|Publication number||US6336449 B1|
|Application number||US 09/403,032|
|Publication date||Jan 8, 2002|
|Filing date||Apr 24, 1998|
|Priority date||Apr 24, 1997|
|Also published as||DE69806588D1, DE69806588T2, EP0977965A1, EP0977965B1, WO1998048219A1|
|Publication number||09403032, 403032, PCT/1998/392, PCT/CA/1998/000392, PCT/CA/1998/00392, PCT/CA/98/000392, PCT/CA/98/00392, PCT/CA1998/000392, PCT/CA1998/00392, PCT/CA1998000392, PCT/CA199800392, PCT/CA98/000392, PCT/CA98/00392, PCT/CA98000392, PCT/CA9800392, US 6336449 B1, US 6336449B1, US-B1-6336449, US6336449 B1, US6336449B1|
|Inventors||Mark Drisdelle, Claude Lapointe|
|Original Assignee||Dell-Point Combustion Inc.|
|Export Citation||BiBTeX, EndNote, RefMan|
|Patent Citations (24), Referenced by (41), Classifications (30), Legal Events (8)|
|External Links: USPTO, USPTO Assignment, Espacenet|
This invention relates to burner systems for burning granules, pellets or similarly sized solid biomass heating fuel. It relates more particularly to a burner system that incorporates a close-coupled pyrolysis gasifier.
Pellet burners or stoves are in wide use. Such burners typically use a biomass fuel in the form of small pellets of about 6 mm in diameter and about 25 mm in length made from waste from wood processing industries. Such pellets typically have a heat value of approximately 8,500 BTU's per pound (19.8 MJ/kg).
Pellet burners are generally considered to have advantages over conventional stick wood burning stoves. One advantage is that substantially less emissions are produced by pellet burners than by wood burners. Also, most pellet burning stoves meet environmental emission standards. Pellet burning stoves typically achieve a higher efficiency than conventional wood stoves and some rather extravagant claims have been made as to this efficiency.
In Wood Energy Institute News, Jan. 19, 1992, Daniel Malcon explained that a problem with pellet stoves lies in heat transfer efficiency, i.e. how much of the potential heat created by the fire is actually delivered into the home. Pellet stoves typically operate with high excess air, e.g. an air:fuel ratio greater than 35:1, and as this air goes through the stove and out the chimney, it evacuates heat that would otherwise be transferred to the home. Thus, even if flue temperatures are relatively low, the volume of air is so great that much of the heat is lost out the flue. As a result, typical existing pellet stoves have an average overall efficiency, i.e. the percentage of potential heat delivered into the room, in the order of about 50%.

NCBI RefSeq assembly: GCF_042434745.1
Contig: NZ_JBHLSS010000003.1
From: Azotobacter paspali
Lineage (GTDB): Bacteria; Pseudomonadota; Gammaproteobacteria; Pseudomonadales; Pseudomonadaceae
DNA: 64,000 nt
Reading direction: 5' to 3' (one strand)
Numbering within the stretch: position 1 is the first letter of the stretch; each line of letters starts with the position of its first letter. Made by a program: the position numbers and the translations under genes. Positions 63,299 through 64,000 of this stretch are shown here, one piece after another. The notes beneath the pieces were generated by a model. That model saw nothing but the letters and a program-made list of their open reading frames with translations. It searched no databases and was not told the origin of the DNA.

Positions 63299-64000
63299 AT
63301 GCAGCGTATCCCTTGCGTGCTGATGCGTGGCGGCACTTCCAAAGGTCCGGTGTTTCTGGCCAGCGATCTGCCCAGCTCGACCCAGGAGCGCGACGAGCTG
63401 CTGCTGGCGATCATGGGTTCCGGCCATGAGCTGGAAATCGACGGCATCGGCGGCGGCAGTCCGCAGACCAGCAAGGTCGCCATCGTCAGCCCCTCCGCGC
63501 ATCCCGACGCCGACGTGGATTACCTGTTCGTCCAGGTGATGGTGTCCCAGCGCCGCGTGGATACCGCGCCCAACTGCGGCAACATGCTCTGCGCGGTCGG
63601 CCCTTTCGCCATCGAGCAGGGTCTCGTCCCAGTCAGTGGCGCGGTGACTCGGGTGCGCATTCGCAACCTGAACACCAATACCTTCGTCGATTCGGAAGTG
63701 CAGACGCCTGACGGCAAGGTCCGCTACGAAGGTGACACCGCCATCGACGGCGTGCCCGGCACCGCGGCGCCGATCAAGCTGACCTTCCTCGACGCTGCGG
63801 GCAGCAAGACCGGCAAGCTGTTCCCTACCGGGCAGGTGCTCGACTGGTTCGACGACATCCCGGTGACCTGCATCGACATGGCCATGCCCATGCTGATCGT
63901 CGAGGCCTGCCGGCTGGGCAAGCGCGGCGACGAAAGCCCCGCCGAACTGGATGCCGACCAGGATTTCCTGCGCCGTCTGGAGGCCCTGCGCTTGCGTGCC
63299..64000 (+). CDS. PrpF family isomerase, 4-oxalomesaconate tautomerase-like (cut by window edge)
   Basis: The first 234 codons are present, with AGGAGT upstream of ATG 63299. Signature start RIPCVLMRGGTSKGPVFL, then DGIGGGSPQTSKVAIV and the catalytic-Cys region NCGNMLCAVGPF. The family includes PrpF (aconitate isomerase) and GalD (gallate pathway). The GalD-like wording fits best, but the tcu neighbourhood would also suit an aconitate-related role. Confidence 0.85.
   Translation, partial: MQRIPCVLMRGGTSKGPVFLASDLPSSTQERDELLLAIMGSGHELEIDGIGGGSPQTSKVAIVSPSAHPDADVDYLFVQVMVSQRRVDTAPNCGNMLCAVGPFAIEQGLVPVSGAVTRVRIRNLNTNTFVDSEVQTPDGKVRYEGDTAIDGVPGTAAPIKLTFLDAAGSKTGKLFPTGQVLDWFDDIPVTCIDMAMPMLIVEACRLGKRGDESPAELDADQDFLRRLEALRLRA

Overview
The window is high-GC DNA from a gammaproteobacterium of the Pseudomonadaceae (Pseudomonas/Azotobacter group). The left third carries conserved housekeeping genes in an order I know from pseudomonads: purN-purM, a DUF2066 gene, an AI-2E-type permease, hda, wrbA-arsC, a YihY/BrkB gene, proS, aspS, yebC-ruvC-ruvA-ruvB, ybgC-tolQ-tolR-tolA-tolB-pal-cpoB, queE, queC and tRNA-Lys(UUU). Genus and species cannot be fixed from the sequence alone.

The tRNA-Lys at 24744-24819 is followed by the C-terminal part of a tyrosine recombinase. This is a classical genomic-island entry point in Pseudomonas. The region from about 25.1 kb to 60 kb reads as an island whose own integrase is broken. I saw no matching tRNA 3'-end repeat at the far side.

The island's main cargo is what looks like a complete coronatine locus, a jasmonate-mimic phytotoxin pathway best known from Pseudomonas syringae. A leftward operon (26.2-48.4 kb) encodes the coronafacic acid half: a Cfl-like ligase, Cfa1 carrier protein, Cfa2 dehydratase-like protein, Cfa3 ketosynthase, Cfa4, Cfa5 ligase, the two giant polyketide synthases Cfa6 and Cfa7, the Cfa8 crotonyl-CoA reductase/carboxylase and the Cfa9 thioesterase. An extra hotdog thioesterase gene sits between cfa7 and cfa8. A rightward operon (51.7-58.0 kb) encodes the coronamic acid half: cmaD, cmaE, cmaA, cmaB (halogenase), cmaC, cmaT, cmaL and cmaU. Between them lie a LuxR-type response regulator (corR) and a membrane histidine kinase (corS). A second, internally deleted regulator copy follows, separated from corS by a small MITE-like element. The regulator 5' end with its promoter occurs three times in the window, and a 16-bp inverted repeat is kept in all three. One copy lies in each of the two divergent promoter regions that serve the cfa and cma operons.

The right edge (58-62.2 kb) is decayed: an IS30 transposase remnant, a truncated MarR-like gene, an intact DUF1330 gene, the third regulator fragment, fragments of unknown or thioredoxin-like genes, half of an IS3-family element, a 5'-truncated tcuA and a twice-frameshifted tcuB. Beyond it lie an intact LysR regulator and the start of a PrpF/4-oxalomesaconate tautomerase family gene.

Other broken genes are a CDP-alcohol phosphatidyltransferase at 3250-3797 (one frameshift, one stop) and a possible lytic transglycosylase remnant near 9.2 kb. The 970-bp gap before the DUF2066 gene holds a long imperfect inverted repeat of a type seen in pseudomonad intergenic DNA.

Another problem that has been encountered with pellet stoves is that they tend to be very sensitive to the quality of the pellets being fed. Thus, pellets having a high ash content tend to produce slag upon combustion and form clinkers which further reduce efficiency and increase maintenance requirements. Typical current pellet stoves cannot operate with pellets containing more than about 1 to 3% ash.
Miller et al., U.S. Pat. No. 4,782,765, issued Nov. 8, 1988, describes a pellet burner which includes a retort means in which the pellets are heated to approximately 590° C. and combustion gases rising from these heated pellets are combusted while reaching temperatures in the order of 1200 to 1370° C. This system utilizes a bottom auger feed for the pellets with combustion air being supplied from a central perforated tube. Because of the manner in which the air contacts the bed of pellets being fed upwardly from the bottom, the burner can only operate with high excess air and is not capable of variable control.